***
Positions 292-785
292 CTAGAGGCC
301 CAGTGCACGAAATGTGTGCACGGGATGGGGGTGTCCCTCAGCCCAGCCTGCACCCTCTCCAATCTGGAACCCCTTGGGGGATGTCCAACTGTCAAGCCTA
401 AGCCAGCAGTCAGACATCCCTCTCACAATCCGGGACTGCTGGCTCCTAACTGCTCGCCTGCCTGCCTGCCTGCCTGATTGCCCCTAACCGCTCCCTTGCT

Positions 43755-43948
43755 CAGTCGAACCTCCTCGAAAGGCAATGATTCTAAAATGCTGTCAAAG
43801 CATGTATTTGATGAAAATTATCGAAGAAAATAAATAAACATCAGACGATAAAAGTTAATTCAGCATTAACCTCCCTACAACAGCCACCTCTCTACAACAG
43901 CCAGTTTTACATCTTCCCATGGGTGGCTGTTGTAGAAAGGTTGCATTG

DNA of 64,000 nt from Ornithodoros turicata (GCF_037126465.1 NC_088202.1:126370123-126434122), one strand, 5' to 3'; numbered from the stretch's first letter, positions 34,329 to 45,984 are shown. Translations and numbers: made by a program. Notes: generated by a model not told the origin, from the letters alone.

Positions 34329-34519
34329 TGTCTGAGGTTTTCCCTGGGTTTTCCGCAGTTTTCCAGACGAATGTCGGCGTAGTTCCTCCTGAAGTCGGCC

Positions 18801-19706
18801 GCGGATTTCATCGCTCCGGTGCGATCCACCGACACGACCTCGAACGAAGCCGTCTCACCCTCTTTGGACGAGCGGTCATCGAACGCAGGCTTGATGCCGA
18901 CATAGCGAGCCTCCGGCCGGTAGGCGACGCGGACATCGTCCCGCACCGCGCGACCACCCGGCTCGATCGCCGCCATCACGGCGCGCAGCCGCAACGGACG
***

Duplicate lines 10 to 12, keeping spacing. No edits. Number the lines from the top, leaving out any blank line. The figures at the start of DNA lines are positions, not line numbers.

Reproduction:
Positions 34329-34519
34329 TGTCTGAGGTTTTCCCTGGGTTTTCCGCAGTTTTCCAGACGAATGTCGGCGTAGTTCCTCCTGAAGTCGGCC

Positions 18801-19706